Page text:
Tuesday, June 26, 2012

Sumac Steak, Or Why I Don't Eat Out Much

This plate makes me happy. Meat, starch and vegetables in equal proportions. Nothing that looks like a side of brontosaurus. No puddles of gravy/grease/glop. You can eat it all and still have dessert. Why can't you order this? Why do American, sit-down restaurants insist that a meal consists of a pound of meat, french fries and two ounces of vegetables? I know they must be serving what people want, but it grosses me out.

Did I mention that most of my date nights involve Chipotle and Netflix?

Sumac is not gross at all - it's fabulous! Are you thinking of poison sumac? Same genus, different species. Sumac is a red berry which is dried and ground into a powdered spice that shows up in lots of different Middle Eastern foods. The flavor is similar to lemon, but milder and more savory. You can find it in any Middle Eastern market, or some larger grocery stores. It works when you need an acidic solid, as in this spice rub.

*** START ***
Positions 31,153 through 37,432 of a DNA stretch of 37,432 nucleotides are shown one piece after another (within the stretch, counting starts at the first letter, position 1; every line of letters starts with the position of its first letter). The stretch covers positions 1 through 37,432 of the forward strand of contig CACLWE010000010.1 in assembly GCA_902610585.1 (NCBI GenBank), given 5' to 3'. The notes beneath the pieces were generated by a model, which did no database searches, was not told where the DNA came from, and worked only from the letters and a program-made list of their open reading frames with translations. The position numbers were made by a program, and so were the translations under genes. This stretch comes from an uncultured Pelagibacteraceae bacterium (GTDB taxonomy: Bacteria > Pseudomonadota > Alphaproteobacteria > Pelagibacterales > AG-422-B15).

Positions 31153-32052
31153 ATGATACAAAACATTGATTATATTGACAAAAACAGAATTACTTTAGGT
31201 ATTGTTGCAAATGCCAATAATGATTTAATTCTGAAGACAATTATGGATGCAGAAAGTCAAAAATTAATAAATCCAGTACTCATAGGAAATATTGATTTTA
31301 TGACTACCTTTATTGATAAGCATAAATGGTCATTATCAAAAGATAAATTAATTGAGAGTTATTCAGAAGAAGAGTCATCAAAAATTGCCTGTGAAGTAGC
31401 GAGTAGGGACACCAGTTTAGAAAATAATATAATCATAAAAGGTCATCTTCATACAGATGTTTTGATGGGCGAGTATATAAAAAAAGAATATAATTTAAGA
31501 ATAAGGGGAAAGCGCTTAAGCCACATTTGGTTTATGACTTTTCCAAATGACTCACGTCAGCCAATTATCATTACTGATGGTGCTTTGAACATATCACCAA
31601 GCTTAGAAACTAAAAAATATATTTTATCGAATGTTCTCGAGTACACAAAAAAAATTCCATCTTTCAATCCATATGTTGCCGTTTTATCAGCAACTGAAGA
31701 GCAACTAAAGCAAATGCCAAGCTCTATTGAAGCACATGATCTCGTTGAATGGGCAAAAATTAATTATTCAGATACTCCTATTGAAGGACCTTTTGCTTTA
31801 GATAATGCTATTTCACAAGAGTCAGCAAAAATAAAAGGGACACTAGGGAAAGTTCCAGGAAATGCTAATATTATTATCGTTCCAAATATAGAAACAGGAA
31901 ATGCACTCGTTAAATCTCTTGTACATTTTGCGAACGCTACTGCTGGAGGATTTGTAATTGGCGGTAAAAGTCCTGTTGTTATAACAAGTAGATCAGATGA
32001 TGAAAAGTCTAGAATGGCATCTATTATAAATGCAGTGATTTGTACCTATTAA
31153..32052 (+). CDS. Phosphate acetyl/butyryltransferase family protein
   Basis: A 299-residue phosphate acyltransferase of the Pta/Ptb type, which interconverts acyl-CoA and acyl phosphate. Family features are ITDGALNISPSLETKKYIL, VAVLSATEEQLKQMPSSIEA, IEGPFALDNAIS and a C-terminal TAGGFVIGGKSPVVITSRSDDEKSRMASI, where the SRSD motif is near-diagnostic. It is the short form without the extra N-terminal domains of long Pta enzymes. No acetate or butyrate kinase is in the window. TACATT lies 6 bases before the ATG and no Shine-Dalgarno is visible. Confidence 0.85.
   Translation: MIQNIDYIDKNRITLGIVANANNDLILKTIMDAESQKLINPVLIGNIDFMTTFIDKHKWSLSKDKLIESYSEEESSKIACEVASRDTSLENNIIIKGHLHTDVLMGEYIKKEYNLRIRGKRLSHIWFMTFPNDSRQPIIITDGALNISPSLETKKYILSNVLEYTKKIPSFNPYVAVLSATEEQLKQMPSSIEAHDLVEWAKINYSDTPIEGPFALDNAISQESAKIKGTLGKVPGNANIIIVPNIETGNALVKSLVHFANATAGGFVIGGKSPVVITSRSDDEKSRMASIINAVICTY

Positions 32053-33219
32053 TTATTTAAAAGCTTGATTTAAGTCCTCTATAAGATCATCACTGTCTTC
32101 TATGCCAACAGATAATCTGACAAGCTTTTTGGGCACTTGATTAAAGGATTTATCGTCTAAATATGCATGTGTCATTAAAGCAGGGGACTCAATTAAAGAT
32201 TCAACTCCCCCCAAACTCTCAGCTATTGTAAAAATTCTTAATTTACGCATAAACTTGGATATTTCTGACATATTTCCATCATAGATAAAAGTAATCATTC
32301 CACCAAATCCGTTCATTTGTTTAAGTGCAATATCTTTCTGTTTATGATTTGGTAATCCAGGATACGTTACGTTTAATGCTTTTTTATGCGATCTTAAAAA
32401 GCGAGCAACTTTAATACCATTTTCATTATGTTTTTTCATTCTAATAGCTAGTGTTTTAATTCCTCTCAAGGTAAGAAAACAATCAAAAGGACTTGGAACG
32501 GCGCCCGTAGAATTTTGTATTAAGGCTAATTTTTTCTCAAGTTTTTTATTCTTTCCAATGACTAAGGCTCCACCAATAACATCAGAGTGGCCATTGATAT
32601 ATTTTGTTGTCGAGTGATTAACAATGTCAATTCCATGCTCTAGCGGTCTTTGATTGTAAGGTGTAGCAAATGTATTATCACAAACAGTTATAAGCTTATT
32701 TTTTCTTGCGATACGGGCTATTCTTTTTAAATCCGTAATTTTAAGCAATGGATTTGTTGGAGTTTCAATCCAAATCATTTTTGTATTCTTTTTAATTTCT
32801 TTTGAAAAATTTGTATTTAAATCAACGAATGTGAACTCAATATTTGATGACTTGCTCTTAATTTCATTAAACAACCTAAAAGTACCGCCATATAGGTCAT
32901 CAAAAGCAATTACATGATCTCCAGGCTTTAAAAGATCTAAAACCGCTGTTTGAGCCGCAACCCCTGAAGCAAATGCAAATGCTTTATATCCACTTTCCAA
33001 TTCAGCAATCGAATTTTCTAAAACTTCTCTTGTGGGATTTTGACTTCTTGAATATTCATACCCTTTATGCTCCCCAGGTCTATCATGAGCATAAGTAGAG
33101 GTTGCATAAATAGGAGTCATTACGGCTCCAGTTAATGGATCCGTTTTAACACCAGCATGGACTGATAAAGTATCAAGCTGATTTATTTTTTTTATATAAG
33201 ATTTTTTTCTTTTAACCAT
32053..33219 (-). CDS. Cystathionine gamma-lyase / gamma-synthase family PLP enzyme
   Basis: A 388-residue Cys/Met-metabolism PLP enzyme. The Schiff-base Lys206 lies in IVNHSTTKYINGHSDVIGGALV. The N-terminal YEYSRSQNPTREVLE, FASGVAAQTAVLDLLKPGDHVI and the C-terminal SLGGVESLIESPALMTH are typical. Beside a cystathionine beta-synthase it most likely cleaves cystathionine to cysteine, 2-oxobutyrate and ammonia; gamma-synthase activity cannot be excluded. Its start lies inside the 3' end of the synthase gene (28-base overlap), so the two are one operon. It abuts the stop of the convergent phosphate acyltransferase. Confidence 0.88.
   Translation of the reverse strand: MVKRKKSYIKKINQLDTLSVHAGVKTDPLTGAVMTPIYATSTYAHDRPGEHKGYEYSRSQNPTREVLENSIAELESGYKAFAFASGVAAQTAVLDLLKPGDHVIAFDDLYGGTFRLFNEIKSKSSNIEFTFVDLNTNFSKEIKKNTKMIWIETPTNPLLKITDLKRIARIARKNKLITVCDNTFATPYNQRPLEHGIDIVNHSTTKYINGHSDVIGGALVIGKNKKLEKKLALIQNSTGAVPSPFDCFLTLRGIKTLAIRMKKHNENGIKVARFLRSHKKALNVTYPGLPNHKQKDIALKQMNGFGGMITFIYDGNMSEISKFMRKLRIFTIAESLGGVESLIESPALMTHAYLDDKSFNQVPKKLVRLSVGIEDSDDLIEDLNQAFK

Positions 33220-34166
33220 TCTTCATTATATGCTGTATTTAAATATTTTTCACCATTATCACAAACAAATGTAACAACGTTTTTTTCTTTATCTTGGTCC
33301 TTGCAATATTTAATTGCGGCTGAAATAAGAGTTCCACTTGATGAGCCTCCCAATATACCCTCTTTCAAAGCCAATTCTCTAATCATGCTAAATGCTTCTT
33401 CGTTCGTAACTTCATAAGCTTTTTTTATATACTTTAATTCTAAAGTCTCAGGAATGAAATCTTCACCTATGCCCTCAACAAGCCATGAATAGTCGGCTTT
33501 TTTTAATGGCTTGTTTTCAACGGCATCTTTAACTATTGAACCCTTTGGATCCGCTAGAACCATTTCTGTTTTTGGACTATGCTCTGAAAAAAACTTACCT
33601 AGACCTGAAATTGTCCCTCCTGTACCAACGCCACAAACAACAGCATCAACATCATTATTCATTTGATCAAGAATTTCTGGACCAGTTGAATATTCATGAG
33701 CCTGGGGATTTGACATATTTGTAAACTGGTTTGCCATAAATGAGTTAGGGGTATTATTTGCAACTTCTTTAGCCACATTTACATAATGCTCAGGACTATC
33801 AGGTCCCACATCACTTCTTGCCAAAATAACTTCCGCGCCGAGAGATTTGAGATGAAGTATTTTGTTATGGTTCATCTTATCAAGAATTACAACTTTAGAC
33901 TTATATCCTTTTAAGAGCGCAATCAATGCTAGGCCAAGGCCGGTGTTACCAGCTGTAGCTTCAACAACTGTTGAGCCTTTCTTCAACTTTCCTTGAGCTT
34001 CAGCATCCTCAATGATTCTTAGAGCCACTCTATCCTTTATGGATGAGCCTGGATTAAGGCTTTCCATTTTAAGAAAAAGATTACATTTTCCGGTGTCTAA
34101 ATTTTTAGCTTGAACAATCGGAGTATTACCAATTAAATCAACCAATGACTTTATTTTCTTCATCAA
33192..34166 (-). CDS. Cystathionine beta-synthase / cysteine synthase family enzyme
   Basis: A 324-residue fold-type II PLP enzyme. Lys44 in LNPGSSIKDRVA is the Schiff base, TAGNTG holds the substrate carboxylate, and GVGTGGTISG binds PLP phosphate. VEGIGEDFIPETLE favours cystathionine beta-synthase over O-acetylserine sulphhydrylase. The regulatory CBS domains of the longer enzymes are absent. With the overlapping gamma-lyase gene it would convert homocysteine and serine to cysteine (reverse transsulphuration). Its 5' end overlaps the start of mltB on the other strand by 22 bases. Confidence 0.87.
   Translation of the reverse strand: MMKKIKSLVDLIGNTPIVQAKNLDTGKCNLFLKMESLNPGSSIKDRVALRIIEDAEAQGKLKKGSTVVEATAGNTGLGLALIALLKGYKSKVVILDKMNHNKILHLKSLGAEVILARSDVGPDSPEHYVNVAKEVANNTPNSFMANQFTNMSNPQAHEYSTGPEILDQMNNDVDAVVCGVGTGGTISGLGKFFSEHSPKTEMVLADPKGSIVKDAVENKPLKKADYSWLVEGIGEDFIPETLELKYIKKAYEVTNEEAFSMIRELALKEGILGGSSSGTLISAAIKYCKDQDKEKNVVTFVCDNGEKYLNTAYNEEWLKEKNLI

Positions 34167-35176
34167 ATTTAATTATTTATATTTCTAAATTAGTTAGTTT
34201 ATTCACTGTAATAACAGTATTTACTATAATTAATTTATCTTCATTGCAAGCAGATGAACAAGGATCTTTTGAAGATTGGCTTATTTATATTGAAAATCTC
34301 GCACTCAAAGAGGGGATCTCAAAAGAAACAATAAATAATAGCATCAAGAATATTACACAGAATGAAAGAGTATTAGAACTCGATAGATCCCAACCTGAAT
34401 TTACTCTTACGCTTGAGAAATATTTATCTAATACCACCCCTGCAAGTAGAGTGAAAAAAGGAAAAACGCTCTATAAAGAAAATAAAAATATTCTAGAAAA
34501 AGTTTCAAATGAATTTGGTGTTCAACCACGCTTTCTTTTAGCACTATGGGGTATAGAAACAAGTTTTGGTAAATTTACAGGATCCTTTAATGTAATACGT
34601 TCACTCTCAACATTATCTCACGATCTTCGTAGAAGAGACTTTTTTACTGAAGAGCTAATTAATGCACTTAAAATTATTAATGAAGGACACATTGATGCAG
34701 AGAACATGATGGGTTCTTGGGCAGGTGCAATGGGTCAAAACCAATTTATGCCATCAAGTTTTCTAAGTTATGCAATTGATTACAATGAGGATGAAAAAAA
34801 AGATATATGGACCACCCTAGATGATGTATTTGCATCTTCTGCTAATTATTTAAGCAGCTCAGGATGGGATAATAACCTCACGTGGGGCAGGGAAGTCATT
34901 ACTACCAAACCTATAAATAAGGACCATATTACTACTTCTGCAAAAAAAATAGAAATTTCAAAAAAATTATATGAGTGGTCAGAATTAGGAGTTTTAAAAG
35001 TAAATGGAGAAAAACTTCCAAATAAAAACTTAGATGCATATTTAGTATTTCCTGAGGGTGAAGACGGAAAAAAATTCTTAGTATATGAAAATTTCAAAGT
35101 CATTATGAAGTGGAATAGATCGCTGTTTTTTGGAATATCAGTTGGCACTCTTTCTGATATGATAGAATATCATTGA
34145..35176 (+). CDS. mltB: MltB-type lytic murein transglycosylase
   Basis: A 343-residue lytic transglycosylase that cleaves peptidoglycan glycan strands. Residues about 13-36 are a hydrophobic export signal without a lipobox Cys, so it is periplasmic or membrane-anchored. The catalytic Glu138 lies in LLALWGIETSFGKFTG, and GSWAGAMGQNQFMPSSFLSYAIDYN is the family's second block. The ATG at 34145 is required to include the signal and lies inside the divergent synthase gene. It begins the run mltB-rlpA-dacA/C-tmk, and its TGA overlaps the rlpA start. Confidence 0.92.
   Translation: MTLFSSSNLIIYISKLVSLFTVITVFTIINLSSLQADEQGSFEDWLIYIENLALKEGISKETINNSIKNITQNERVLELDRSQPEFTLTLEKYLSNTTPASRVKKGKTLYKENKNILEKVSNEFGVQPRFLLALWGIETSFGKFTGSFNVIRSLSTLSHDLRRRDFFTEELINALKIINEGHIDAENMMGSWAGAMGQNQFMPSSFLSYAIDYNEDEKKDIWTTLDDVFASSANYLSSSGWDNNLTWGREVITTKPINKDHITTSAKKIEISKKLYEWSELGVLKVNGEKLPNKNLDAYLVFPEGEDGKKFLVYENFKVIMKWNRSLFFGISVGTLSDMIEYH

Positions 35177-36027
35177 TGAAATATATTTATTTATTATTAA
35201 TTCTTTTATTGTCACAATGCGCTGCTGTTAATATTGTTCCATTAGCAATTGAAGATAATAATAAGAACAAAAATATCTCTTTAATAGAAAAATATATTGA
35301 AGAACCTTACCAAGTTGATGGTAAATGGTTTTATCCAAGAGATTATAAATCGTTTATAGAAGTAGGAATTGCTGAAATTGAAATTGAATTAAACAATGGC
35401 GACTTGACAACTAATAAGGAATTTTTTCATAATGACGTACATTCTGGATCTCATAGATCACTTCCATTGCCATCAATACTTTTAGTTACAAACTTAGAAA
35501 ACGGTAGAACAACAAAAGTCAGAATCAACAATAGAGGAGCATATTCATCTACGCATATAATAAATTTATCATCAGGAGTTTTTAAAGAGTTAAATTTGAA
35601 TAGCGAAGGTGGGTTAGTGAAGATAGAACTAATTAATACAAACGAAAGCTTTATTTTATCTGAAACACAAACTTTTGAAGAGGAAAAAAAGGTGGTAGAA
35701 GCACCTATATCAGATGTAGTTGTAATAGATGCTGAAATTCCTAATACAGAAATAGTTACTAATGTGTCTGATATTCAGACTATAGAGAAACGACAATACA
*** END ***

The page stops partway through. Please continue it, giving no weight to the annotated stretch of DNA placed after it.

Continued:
(Stay Home For) Sumac Steak
1 1/2-2 lb sirloin or flank steak
2 1/2 teaspoons kosher salt, divided 
1 tablespoon ground cumin
1 tablespoon ground sumac

In a small bowl, mix together 2 teaspoons of salt, cumin and sumac. Set your oven to 400 and put a heavy skillet on a high burner. While you are waiting for them to heat up, blot the meat dry with paper towels and sprinkle the remaining salt on both sides.

For flank steak, you may want to add half a teaspoon of oil first, but a sirloin has sufficient fat to be added to the pan dry. Sear the meat in the skillet to brown the crust, about five minutes per side. Massage a liberal coating of the spice mix all over the steak. There will probably be some left, but not too much.
Either return the steak to your skillet, or put it on a foil-lined pan and cook it in the oven for about ten minutes more, depending on the thickness and how done you like it. Rest for seven or eight minutes, then slice thinly across the grain.
Steak dinner for four, no Lipitor or second mortgage required.

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